The Effect of Statins on Your Nerves

Posted on February 13th, 2012 by author  |  No Comments »

The IMS Institute for Healthcare Informatics reports that money spent for cholesterol-lowering drugs such as statin drugs increased by $160 million in 2010, for a total spending of nearly $19 billion in the U.S. Statins have also become the most prescribed type of medication in the country. In 2010 alone, more than 255 million prescriptions for this drug were given out. (link)

The existence of these new findings just goes to show that the present medical system recommends cholesterol-lowering pills as its main method to protect heart health.

According to Dr. Joseph Mercola, cholesterol is not the underlying cause of heart problems. To make matters worse, these cholesterol-lowering drugs that the vast majority take have been proven to induce serious and significant side effects. New research shows that they are linked to nerve damage.

How do Statins Affect Your Nerves?

At Green Med Info, you can find numerous studies showing that there are 304 conditions linked to statin drugs. Among these conditions is damage to your peripheral nervous system with long-term use. (link)

Prolonged use can lead to motor nerve damage, and muscle weakness is its most common symptom. Other symptoms include painful cramps and fasciculation (uncontrolled muscle twitching), muscle loss and bone damage. You may also notice changes in your skin, hair, and nails.

Several other studies reveal that these drugs are directly linked to neuropathy, specifically chronic peripheral neuropathy. The National Institute of Neurological Disorders and Stroke (NINDS) describes peripheral neuropathy as a condition where your peripheral nervous system, which transmits information from the brain and the spinal cord to different parts of your body, is damaged. (link)

Because peripheral nerves have a specific function in each part of your body, the symptoms may vary. Some of more common ones are:

  • Temporary numbness
  • Tingling
  • Prickling sensations (paresthesia)
  • Sensitivity to touch
  • Muscle weakness

It should also be noted that since statins damage the peripheral nerves, it is highly plausible that they can damage the central nervous system, too. However, improvements were noted in statin-induced cognitive impairment after drug discontinuation, according to a study published in the journal Pharmacology in 2009.

Other Side Effects of Statin Drugs

Neurological damage is not the only risk that you face with statin drug use. A recent study reveals that these cholesterol-lowering medications are linked to the onset of diabetes because they increase your insulin levels.

Chronically increased insulin levels can lead to inflammation, which is the root of heart disease and several chronic diseases. Ironically, instead of preventing heart problems, statin drugs seem to do the opposite.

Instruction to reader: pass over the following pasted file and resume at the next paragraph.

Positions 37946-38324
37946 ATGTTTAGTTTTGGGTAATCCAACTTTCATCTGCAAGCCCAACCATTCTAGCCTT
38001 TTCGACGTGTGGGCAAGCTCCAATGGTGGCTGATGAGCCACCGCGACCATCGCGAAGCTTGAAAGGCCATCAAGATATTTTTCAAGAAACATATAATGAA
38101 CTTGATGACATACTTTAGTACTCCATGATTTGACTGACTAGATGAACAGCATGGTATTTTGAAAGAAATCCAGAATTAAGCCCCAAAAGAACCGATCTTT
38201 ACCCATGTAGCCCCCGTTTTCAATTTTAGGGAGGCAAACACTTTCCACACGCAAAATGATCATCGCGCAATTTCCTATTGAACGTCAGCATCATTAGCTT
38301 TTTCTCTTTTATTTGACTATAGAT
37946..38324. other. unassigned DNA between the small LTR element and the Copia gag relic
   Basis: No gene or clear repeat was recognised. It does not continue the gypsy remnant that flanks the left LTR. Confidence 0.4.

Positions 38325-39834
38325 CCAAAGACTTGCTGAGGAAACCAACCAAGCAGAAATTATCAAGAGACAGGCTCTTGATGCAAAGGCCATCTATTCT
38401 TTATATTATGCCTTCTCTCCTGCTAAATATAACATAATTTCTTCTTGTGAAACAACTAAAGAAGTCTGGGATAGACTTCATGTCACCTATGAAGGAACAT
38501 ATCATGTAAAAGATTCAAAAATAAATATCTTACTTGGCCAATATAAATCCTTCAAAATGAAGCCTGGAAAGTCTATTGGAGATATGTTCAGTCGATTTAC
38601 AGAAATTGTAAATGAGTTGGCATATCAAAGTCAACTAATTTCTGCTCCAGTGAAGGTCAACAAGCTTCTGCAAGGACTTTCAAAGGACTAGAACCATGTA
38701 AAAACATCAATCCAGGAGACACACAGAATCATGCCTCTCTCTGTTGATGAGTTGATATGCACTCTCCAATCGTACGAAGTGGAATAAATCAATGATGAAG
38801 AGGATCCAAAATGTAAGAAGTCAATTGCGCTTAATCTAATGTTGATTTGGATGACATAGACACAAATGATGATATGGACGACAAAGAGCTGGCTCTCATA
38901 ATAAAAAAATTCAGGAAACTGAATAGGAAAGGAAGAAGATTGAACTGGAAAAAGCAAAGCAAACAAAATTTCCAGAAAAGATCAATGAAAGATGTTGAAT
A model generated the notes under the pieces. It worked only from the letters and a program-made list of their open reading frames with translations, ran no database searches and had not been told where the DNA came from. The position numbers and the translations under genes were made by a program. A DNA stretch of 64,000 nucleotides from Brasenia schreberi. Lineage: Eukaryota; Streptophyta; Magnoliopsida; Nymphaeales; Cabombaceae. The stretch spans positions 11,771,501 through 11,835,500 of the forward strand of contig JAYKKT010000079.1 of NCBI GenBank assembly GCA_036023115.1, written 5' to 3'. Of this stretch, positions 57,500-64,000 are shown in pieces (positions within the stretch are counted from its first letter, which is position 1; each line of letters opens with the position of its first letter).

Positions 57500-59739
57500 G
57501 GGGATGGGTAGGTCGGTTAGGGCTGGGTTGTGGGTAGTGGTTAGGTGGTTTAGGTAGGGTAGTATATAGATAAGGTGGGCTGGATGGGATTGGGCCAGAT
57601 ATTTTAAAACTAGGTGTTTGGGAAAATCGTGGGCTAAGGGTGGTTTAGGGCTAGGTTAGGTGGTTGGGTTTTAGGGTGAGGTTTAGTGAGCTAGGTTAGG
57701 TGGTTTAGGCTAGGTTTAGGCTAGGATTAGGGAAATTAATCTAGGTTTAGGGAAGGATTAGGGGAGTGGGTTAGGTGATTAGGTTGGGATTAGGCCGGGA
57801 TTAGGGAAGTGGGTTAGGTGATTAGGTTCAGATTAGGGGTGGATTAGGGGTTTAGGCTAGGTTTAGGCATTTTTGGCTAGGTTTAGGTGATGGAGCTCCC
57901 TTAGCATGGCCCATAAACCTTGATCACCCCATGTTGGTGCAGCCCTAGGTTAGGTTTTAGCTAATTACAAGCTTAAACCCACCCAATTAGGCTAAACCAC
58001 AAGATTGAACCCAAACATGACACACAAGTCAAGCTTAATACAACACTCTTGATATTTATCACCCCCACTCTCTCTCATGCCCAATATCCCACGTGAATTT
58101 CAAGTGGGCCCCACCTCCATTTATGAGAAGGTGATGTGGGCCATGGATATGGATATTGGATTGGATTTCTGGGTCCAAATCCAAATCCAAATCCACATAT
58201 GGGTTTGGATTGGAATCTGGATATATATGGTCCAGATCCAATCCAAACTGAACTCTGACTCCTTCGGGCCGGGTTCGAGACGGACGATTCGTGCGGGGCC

Statin use is also linked to a drop in your CoQ10 levels. CoQ10 or Coenzyme 10 is essential for cellular energy production. If your body gets depleted of this essential nutrient, you may suffer from fatigue, muscle weakness and soreness, and even heart problems.

Studies also show that CoQ10 is effective against free radical damage. Without it, you may experience more free radical damage, loss of cellular energy, and damaged mitochondrial DNA. Dr. Mercola thus recommends taking a CoQ10 supplement or the reduced version, ubiquinol, if you’re over 40 years old.

Paying Attention to Your Cholesterol Levels

Statins are often recommended because they are successful in lowering cholesterol levels by 50 points or more. But aside from putting you at risk for numerous health conditions, statins are also unnecessary medications because cholesterol is required by your body.

Cholesterol is essential in the production of hormones, cell membranes, vitamin D, and bile acids that contribute to fat-burning. Cholesterol also plays a role in your neurological function and helps your brain form memories.

Having your cholesterol levels checked will tell you nothing about your risk of heart disease, unless they are around 330 or higher. Your HDL percentage is what you should pay attention to if you wish to learn about your risk of heart disease. Dr. Mercola says that the two ratios you need to bear in mind are:

  1. HDL/Total Cholesterol Ratio: This should be above 24 percent. If it goes down to 10 percent, your risk of heart disease is significantly higher.
  2. Triglyceride/HDL Ratio: This should be below 2.

To understand the truth about cholesterol and heart disease, watch Dr. Mercola’s interview with Dr. Stephanie Seneff.

Optimizing Your Cholesterol without Drugs

Your liver produces 75 percent of your cholesterol, which is greatly associated with your insulin levels. If you optimize your insulin levels, you automatically keep your cholesterol levels within the normal range. You can do this without taking any drugs that may put your health at risk.

Dr. Mercola stresses that modifying your diet and lifestyle is safer than using statins. Here are steps that he suggests you can take:

  • Reduce, or completely eliminate, foods with grains and sugars from your diet, and replace them with whole, fresh vegetable carbohydrates. Also, increase your intake of raw foods.
  • Lower your carb intake to 25 percent and, as much as possible, replace them with high-quality fats, such as animal-based omega-3 fats.
  • Include in your diet heart-healthy foods such as olive oil, palm and coconut oil, organic raw dairy products and eggs, avocados, raw nuts and seeds, and grass-fed meats. To learn more about this, read Dr. Mercola’s nutrition plan.
  • Avoid excessive smoking and alcohol.
  • Exercise regularly.
  • Get plenty of sleep.
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